The U.S. Department of Transportation has designated April as National Distracted Driving Awareness Month, a period during which safety officials are concentrating efforts on increasing awareness of the issue. While distracted driving has been a long-time problem, it has grown in significance in recent years.
"Distracted driving is not by any means new," said Lt. Col. John LeBlanc, executive director of the Louisiana Highway Safety Commission. "However, it is a growing problem for everyone who drives or rides in a vehicle. The proliferation of portable electronic devices is but one of the factors involved in this problem."
Distracted driving is any activity that could divert a person's attention away from the primary task of driving. Common distractions for motorists include:
-Using a cell phone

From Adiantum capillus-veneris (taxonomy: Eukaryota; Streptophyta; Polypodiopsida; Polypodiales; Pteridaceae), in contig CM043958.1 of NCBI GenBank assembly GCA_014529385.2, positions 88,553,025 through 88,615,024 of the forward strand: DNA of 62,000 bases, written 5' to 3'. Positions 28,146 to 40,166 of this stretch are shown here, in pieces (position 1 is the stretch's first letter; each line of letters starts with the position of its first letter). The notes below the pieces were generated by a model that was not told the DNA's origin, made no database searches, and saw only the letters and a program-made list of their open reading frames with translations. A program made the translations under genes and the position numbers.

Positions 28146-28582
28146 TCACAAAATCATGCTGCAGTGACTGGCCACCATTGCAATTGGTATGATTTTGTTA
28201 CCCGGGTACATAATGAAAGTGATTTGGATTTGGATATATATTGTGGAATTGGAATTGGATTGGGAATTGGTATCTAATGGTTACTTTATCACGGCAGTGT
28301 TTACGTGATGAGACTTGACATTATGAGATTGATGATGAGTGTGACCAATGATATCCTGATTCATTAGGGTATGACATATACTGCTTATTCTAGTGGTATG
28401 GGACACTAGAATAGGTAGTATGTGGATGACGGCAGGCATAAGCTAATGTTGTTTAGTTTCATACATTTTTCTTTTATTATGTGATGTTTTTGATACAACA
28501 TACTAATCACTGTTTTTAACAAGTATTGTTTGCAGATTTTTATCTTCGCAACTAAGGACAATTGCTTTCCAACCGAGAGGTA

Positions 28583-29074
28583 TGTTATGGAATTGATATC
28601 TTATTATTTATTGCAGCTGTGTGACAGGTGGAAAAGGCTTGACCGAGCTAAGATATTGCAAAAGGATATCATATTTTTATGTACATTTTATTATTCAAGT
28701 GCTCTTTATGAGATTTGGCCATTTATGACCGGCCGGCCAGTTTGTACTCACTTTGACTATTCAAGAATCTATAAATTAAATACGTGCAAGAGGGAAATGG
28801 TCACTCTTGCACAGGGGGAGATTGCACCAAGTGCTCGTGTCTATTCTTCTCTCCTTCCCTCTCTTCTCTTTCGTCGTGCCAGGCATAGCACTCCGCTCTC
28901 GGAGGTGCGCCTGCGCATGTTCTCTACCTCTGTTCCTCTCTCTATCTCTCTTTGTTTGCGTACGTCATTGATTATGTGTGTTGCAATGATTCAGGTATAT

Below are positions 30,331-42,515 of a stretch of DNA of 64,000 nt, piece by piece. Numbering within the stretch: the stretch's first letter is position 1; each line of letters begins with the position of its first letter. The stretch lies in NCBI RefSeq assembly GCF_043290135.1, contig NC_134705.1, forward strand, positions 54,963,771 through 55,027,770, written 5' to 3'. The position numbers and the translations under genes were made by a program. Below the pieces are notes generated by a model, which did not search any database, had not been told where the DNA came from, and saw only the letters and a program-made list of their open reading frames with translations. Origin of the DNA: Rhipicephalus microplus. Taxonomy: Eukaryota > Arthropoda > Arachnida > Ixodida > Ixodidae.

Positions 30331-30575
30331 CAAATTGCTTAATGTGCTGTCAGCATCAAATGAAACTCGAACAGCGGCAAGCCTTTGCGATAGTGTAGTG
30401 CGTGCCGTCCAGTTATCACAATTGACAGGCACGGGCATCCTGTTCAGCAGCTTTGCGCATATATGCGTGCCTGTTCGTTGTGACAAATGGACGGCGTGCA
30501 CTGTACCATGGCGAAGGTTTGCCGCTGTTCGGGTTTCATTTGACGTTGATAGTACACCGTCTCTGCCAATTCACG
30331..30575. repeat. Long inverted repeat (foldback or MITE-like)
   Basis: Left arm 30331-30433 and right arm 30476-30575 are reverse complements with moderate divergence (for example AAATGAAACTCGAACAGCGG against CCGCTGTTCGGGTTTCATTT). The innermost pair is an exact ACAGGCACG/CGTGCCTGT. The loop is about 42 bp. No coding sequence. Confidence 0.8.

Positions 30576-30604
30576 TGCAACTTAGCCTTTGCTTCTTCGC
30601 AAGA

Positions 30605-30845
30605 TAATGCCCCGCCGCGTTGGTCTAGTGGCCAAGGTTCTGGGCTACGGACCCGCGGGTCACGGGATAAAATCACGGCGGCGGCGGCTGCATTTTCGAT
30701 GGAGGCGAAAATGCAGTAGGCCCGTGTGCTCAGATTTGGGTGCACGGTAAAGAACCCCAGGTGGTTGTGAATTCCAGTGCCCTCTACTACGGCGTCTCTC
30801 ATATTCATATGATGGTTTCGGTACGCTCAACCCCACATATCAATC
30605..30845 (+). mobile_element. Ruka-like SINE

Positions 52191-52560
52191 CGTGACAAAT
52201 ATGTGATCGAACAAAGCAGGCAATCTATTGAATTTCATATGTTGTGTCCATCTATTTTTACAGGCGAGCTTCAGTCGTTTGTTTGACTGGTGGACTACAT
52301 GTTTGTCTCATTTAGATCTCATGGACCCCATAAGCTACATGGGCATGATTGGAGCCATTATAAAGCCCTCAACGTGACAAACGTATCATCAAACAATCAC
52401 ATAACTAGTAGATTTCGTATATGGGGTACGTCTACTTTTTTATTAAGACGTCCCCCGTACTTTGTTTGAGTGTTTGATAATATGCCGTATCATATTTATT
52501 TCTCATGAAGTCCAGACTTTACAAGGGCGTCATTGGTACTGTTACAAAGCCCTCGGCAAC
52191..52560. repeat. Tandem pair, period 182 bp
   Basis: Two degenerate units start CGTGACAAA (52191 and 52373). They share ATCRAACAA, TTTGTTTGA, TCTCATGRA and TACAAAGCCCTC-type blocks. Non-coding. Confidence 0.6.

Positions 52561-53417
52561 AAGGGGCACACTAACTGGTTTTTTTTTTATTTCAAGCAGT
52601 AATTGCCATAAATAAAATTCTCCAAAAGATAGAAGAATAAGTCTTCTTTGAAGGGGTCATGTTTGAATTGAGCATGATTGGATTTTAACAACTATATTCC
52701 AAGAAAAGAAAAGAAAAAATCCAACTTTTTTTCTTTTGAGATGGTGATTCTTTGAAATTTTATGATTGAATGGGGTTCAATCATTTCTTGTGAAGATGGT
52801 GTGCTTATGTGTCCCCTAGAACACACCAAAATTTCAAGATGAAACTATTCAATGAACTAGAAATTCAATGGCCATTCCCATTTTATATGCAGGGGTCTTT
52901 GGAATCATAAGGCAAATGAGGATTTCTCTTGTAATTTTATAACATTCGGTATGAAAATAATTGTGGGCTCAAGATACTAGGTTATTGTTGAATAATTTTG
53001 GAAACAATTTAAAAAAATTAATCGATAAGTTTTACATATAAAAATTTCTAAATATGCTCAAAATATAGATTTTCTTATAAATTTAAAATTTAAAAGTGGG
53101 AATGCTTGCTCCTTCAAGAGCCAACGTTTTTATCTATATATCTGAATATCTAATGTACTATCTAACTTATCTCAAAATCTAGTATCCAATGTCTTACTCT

-Eating and drinking
-Talking to passengers
-Using a navigation system
-Adjusting a radio, CD player or MP3 device
U.S. Secretary of Transportation Ray LaHood said his department is committed to ending distracted driving.
"Distracted driving is an epidemic on America's roadways," LaHood said. "You see it every day: Drivers swerving in their lanes, stopping at green lights, running red ones or narrowly missing a pedestrian because they have their eyes and minds on their phones instead of the road."
As part of the distracted-driving campaign, the U.S. Department of Transportation has set up a website, www.distraction.gov, to help drivers understand more about the issue.